Home News Tuesday News, January 26th

Tuesday News, January 26th

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County Supervisors To Hear Report From County Treasurer

(Le Mars) — Plymouth County Board of Supervisors will hear a report from County Treasurer, Shelly Sitzmann as she will present a review for approval semi-annual settlement of funds. Sitzmann will also share for review of approval the depository resolution. Surveyor, Al Fagin will appear before the county governing board seeking approval of Wenzel Second Addition, a
minor subdivision in Section 16 of Union Township. County engineer Tom Rohe will appear before the board of supervisors to answer questions regarding the Secondary Road Department’s proposed budget. The county supervisors will continue to work on the county’s budget for the fiscal year 2021-2022. The
supervisors are expected to set the tax revenue spending public hearing, and the fiscal year 2021-2022 budget public hearing date and times.

 

 

 

Main Street Organization Names Committee Chairs

(Le Mars) — The Le Mars Main Street four committees are beginning work on 2021 projects. The mission of
Main Street Le Mars is to stimulate economic development in downtown Le Mars by encouraging cooperation and building leadership in the community; by maintaining the historic character while creating a positive downtown image and promoting it as an exciting place to live, shop and invest; by improving the appearance of downtown; and by strengthening and expanding the economic base of the downtown.
“The Main Street Committees are starting to meet virtually this month,” stated Main Street Manager Mary Reynolds. “In 2020 because of the pandemic Main Street projects and events were
put on hold. As committees meet via ZOOM, I are seeing volunteers eager to plan activities for the future.”
Serving as Vice President of the Main Street program is Michaela Brown. Brown has served on
Main Street committees for the past five years. She has shared many ideas that other communities across the nation have done in regards to downtown amenities and festivals through her
travel with the family musical group.
The four Main Street Committees are:
Design – Chair Rich Ziettlow This committee works on improving the looks of the downtown district through art—Alley Art and the fiberglass ice cream cones. The group is focused on the
historic architecture of the downtown and seeks to save building through historic restoration and preservation. They seek grants to help building owners enhance their projects— State of Iowa
Challenge grant and City of Le Mars façade grant are two grants that have been used multiple times in Le Mars. The Design Committee works with the Le Mars Historic Preservation Commission on projects and restoration efforts. Currently the Design Committee is beginning work on a new street-scape plan for downtown.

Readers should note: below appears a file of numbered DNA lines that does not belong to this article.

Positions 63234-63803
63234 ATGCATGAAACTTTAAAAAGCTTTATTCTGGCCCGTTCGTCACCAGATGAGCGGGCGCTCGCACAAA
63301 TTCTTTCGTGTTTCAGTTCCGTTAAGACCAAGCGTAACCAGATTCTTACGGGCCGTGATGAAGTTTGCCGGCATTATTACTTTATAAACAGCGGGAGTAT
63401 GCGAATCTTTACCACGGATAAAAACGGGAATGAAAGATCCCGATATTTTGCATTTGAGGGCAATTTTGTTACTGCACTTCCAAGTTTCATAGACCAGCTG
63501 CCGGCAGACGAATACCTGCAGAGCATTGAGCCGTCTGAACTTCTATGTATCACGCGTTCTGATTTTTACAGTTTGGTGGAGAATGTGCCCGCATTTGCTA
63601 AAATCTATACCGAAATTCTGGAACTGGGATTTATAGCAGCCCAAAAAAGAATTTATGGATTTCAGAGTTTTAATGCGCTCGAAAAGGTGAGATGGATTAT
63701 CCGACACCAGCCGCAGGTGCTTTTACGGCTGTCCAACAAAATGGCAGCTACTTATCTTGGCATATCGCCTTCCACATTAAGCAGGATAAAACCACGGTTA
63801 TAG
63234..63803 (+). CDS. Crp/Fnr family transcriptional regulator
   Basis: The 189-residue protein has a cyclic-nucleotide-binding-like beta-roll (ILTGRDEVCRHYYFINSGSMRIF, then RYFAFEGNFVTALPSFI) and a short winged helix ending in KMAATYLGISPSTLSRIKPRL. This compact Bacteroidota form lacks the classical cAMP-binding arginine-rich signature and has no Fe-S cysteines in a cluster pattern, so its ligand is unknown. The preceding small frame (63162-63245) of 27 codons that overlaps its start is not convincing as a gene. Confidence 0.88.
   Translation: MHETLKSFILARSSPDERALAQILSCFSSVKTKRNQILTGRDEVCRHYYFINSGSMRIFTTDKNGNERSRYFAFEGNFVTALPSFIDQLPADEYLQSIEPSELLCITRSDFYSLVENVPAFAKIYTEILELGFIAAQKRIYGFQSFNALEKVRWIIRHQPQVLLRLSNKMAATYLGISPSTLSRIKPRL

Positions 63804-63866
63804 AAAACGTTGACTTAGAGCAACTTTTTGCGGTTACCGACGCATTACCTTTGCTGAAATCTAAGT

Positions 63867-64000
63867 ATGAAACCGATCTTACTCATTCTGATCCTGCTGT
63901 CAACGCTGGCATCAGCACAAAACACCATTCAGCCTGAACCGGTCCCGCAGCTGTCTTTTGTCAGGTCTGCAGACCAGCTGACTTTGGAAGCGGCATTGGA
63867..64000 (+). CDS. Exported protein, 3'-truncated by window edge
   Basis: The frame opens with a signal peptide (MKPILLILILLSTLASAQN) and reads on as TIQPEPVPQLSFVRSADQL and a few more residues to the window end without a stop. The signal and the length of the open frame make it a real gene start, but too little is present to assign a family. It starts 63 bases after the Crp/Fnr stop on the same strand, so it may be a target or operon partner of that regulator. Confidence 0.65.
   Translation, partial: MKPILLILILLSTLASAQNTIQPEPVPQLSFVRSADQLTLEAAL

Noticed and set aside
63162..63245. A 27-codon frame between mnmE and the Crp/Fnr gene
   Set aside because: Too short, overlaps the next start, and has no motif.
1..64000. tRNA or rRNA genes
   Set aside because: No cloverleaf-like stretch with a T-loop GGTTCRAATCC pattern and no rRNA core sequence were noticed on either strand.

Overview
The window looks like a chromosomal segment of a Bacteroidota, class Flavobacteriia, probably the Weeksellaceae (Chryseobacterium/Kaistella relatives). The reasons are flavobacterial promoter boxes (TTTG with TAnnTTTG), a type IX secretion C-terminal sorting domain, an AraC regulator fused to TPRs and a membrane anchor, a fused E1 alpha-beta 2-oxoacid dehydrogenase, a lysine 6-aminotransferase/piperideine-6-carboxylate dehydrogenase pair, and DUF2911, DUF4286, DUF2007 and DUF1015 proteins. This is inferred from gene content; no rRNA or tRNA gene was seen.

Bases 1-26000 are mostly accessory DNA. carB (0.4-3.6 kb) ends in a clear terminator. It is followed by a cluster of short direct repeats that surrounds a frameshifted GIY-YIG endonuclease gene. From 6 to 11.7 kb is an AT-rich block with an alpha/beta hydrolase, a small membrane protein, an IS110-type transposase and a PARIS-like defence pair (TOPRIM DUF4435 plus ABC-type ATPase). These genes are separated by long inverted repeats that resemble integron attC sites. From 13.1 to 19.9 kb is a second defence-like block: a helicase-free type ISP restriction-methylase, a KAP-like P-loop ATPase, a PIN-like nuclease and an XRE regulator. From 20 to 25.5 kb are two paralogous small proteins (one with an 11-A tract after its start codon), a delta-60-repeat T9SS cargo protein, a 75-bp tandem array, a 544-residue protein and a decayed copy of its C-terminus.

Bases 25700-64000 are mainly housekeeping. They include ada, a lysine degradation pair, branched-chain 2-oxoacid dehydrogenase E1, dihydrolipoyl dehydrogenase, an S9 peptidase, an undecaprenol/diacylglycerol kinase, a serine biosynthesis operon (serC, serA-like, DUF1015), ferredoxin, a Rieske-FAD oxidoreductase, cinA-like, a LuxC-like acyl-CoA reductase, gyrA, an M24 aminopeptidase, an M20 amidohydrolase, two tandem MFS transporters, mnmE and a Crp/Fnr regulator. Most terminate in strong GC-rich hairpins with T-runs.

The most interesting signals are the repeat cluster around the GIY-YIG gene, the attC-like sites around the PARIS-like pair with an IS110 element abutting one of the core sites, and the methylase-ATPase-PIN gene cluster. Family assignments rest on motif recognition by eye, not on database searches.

Organization – Chair Terri Schroeder This committee is the fundraising arm for Main Street.
Special events, activities, festivals, etc. are coordinated to raise funds and highlight our community. The Halloween Trick or Treating event is organized through this committee. Plans are being laid out for a large Fall Festival, Cricket Tournament, a RAGBRAI activity along with numerous other events. The organizational committee efforts bring together the public sector, private groups and individual citizens to work more effectively for our downtown.
Business Improvement —Chair Tim Claussen This committee looks at different ways to assist businesses in the Main Street district whether it’s grants, loans or educational opportunities.
They look for ways to use vacant or underused spaces. The committee distributes surveys to gain information about the public’s opinion of downtown Le Mars.
Promotions – Chair Brad Pick This committee assists downtown businesses by planning different promotions and events. The group is composed of business owners, managers and the media. This committee to make sure we have a strong downtown business district.
Le Mars has been a Iowa Main Street community since 1995. For more information on the Le Mars Main Street program, or to get involved, contact Mary Reynolds at the Le Mars Area Chamber of Commerce 712-546-8821.

 

 

 

Chamber of Commerce To Hold Virtual Awards Presentation

(Le Mars) — The Le Mars Area Chamber of Commerce annual recognition program will be held virtually this year. On Thursday, January 28 the video presentations of Business of the Year, Citizen of the Year and Main Street Volunteer of the Year will be revealed. Three community videos are also included in the program. Boss of the Quarter, Employees of the month and retiring Chamber Board members will be recognized. Make time to enjoy the virtual Le Mars Chamber of Commerce annual recognition program. Go to http://recognition.lemarschamber.org starting January 28th. This program will be available through February.

 

 

 

Feenstra Appointed To Serve On U-S House Agriculture Committee

(Washington) — Iowa now has TWO representatives on the U.S. House Agriculture Committee. Third district Congresswoman Cindy Axne, a Democrat from West Des Moines, announced earlier this month she’d remain on the panel during her second term. Yesterday (Monday), fourth district Congressman Randy Feenstra announced he’s been assigned to the ag committee, too.


Two years ago, House G-O-P leaders removed former Iowa Comgressman Steve King from the House Ag Committee and that was a major issue in Feenstra’s primary victory over King last June.
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Iowa Soybean Association Honors Governor Kim Reynolds

Ankeny, Iowa — The Iowa Soybean Association (ISA) honored Governor Kim Reynolds with its Distinguished Service Award.